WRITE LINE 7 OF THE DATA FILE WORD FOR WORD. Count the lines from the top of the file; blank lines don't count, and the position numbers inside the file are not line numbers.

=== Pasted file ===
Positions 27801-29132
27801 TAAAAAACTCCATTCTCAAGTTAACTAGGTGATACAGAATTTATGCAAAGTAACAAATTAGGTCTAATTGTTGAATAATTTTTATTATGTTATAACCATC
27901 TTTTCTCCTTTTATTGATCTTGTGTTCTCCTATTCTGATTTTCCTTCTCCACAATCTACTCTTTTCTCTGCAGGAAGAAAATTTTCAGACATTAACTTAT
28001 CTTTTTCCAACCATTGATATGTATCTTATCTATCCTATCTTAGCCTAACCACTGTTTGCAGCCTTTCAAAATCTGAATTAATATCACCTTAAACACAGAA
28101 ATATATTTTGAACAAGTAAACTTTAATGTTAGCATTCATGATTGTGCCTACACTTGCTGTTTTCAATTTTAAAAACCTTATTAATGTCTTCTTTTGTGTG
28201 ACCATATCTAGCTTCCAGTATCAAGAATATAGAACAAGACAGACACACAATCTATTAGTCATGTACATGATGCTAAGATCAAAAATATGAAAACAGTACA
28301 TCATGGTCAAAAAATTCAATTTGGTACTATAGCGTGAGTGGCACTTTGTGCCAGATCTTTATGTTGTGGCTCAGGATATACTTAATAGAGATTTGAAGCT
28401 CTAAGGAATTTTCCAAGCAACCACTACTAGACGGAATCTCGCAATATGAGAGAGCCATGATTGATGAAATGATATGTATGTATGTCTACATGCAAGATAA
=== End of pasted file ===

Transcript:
28301 TCATGGTCAAAAAATTCAATTTGGTACTATAGCGTGAGTGGCACTTTGTGCCAGATCTTTATGTTGTGGCTCAGGATATACTTAATAGAGATTTGAAGCT